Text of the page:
There is something truly beautiful about the symbolic traditions used in Greek weddings. No, it is not all about giant guest lists and plate smashing! Here are some gorgeous Greek wedding traditions…
Before the wedding: Setting the date
When it comes to Greek Orthodox tradition, there are dates throughout the year that are considered good luck to marry in and others that should be avoided at all costs.
The months of January and June are considered good months for marriage due to links back to the ancient Greeks, where January was the month dedicated to the wife of Zeus and the goddess of marriage and fertility – Hera. June became a special month after the Romans translated Hera to Juno and dedicated the sixth month of the year to her.
Dates that should be avoided at all costs include:
- The first two weeks of August. These are devoted to the Virgin Mary
- Lent, the 40 days before Easter.
- August 29, which marks the death of Saint John the Baptist.
- September 14, which is the celebration of the Exaltation of the Holy Cross.
- Anytime in the 40 days leading up to Christmas.
Making the marital bed
While this could be considered an outdated tradition, some families still go through the ritual of making up the marital bed. This is far from a one-person job, with friends and family members coming into the soon-to-be-wed couple’s home to prepare their bed.
Money and rice are thrown into the bed to symbolise prosperity and putting down roots, and then a baby is rolled on the bed to bless it with fertility.
The superstitious believe the newlywed’s first baby will have the same sex as the baby who is chosen for this role.
Dressing the couple
The best man, or koumbaro, will shave the groom on the morning of the ceremony to signify trust before close friends step in to help to dress him.
In the ladies’ camp, the maid of honour, or koumbara, leads the friends to help to get the bride dressed and ready for the ceremony.
They write the names of all of the single ladies on the bottom of the bride’s shoes and tradition has it that the names that are worn off by the end of the reception will soon get married.
It is important to note that the koumbaro and koumbara will go on to become the godparents of the couple’s children.
Symbols of good luck
If a bride is wearing gloves, placing a lump of sugar inside one of them is said to ensure a sweet life and adding a gold coin to the inside of her shoe will bring good financial fortune.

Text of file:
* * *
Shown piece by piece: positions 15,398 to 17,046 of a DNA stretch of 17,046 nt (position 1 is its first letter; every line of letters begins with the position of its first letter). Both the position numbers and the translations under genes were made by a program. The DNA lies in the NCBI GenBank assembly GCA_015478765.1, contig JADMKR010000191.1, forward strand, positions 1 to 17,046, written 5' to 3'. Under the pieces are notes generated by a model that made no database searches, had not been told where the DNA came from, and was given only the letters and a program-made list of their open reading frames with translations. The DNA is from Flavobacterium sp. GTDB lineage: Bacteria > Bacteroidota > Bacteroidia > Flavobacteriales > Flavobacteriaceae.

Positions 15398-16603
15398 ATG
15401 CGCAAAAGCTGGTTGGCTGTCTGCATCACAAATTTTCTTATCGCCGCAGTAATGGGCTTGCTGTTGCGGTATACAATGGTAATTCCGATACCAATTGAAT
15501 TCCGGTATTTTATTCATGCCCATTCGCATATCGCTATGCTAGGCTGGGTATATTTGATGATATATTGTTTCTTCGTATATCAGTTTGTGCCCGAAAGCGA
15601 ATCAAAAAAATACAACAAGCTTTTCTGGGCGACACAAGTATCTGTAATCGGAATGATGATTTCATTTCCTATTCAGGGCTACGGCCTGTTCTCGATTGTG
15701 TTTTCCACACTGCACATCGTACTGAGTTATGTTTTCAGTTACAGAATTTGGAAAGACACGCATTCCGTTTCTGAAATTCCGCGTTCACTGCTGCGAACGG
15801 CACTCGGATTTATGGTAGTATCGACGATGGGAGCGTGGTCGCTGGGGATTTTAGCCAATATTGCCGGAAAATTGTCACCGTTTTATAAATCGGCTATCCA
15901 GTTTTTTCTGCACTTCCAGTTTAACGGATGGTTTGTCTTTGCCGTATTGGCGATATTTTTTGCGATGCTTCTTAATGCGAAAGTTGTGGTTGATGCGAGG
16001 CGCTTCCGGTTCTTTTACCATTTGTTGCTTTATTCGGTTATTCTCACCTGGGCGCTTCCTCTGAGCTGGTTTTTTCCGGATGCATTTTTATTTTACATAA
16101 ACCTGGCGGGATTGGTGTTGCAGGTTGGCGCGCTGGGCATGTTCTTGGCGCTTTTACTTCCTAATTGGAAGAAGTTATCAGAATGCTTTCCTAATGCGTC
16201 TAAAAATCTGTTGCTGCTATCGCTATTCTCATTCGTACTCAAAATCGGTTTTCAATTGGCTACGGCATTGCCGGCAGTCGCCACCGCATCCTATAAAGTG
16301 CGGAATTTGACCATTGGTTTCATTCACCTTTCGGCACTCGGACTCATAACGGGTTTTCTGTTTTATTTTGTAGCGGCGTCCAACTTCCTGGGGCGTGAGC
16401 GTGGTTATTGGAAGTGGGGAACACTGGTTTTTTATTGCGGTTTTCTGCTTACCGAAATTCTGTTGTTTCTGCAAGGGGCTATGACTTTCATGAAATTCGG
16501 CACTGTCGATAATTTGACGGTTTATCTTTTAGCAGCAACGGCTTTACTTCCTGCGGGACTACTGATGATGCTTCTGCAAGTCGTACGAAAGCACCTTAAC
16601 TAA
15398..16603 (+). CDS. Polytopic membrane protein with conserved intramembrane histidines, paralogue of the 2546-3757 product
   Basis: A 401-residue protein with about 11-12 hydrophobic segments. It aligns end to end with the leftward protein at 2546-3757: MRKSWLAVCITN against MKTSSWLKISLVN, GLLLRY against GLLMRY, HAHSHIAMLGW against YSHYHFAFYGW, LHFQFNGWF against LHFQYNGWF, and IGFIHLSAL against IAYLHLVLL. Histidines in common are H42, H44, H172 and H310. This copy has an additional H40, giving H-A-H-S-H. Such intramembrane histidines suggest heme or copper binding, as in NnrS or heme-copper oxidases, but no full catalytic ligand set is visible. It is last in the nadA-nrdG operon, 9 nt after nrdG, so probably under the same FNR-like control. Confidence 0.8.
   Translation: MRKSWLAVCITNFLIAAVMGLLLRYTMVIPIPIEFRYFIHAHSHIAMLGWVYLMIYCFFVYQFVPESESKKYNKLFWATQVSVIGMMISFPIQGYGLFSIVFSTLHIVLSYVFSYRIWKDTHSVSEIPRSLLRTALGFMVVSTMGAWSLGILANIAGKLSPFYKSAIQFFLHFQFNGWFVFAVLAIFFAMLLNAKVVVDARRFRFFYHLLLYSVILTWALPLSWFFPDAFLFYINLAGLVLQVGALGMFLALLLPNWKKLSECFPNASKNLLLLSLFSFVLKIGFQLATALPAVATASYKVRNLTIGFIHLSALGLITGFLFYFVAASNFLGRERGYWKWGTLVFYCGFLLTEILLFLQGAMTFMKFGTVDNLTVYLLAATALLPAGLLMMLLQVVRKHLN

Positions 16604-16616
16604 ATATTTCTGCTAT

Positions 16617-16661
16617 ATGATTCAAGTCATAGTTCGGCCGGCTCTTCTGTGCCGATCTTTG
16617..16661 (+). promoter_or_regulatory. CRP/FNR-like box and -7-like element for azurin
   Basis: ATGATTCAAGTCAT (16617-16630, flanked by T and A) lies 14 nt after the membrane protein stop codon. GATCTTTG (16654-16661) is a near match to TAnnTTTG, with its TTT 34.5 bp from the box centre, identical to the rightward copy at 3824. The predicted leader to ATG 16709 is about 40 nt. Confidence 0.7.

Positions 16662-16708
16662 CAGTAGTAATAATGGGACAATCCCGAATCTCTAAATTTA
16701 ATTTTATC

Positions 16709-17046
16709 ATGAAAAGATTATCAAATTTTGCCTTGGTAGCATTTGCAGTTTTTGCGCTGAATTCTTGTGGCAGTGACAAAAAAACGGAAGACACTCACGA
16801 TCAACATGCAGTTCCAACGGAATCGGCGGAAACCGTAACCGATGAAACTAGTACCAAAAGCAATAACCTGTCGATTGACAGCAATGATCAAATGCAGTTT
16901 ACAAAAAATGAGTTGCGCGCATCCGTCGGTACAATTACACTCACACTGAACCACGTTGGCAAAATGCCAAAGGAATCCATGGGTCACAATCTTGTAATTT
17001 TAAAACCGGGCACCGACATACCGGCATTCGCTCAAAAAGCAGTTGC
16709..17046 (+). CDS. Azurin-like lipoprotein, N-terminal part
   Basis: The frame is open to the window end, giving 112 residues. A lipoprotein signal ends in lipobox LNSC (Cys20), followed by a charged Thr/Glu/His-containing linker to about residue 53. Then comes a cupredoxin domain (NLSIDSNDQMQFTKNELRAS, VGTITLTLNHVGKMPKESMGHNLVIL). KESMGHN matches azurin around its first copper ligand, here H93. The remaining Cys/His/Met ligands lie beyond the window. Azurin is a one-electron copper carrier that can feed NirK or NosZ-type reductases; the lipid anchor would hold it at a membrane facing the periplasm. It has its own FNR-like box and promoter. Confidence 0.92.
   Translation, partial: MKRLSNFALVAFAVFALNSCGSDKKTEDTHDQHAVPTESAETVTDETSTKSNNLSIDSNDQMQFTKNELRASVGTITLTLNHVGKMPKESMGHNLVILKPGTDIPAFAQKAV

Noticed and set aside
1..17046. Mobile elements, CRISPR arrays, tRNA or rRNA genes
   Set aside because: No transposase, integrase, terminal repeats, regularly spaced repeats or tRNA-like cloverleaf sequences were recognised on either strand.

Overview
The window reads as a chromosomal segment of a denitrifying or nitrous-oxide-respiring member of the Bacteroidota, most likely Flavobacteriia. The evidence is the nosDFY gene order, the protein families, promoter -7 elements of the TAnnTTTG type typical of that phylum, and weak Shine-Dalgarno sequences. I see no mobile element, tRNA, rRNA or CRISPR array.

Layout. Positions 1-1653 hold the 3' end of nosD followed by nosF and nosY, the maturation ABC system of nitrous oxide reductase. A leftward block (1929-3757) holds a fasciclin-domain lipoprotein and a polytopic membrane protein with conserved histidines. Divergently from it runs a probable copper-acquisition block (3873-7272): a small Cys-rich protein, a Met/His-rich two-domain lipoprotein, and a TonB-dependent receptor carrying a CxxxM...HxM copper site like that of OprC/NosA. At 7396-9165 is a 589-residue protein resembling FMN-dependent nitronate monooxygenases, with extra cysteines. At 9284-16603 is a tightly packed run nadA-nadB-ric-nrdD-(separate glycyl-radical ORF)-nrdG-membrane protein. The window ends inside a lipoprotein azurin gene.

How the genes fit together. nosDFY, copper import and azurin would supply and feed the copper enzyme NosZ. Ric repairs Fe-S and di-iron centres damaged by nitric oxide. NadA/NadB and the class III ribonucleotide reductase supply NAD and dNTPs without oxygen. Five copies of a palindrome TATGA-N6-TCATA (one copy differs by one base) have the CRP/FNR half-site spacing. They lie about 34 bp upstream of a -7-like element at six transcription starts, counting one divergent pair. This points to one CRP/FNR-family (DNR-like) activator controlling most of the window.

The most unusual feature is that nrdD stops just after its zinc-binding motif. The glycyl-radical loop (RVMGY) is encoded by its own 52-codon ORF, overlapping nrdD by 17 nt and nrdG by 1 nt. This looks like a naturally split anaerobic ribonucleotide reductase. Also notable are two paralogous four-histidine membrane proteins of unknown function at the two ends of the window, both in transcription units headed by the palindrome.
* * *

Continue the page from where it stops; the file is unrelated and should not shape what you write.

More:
If the groom has a piece of iron in his pocket, this will ward off evil spirits throughout the day.
Odd numbers are also considered lucky in Greek culture as it cannot be divided. Couples aim to invite an odd number of guests and invite an odd number of attendants to stand beside them.
The number three is especially symbolic as it represents the holy trinity – the Father, Son, and Holy Ghost.
A tradition dating back to ancient times is to spit after offering congratulations or compliments to the couple. This doesn’t mean guests are covering the floor in saliva, it is now more ‘the act’ of spitting – simply making a ‘ptou’ sound. Due to the rule of threes, ‘spitting’ three times brings greater luck.
During the ceremony: Blessing the rings
At the start of the ceremony, the couple place the rings on the tips of their wedding fingers and the koumbaro will exchange them three times. The priest will then bless them three times.
Candles and the common cup
The couple holds candles throughout the ceremony to represent the light of Christ. These candles can be left at the church to burn down or can be brought home and used over the years, but they must always be completely used and never thrown away.
The couple also shares what is known as a common cup, and take three sips of wine each from the cup. The sharing is representative of how a marriage will work for the rest of their lives.
There are two traditional readings that feature in Greek Orthodox weddings. The Epistle of St. Paul to the Ephesians, which highlights the joining of two people is the first and the Gospel According to St. John is the second. This is where the miracle of turning water into wine was recounted and the reading ties in with the couple sipping from the common cup.
One of the most recognisable traditions of a Greek wedding are the marital crowns or stefana. These are two beautiful pieces made from flowers, foliage or even precious metals, and joined together by a strand of ribbon.
They symbolise the union of two people into a single couple. The crows are swapped back and forth by the koumbaro three times and the couple wear them as they walk around the altar three times to represent their journey through life together.
The priest will bless the couple before removing the crowns, and no vows are exchanged by the couple.
At the reception: get your dance on
As many of you already know, dancing is a major component of a wedding reception and there are a number of traditional Greek dances that are enjoyed, from the Tsamiko to the Zeibekiko and the Sirtaki, where guests hold hands and dance in a circle.
There may be others that are linked to particular families or originate from specific parts of Greece. The newlyweds traditionally share the last dance of the night and guests can throw money at them, or pin money to their clothes.
Hollywood would have you believe this happens at every single Greek wedding and while that may have been true for a time in history, it is no longer the case as it has been deemed to be dangerous.
Koufeta (sugar-coated almonds) are given to guests right after the wedding ceremony. An odd number are given to each guest and they symbolise purity, fertility and the endurance of marriage.
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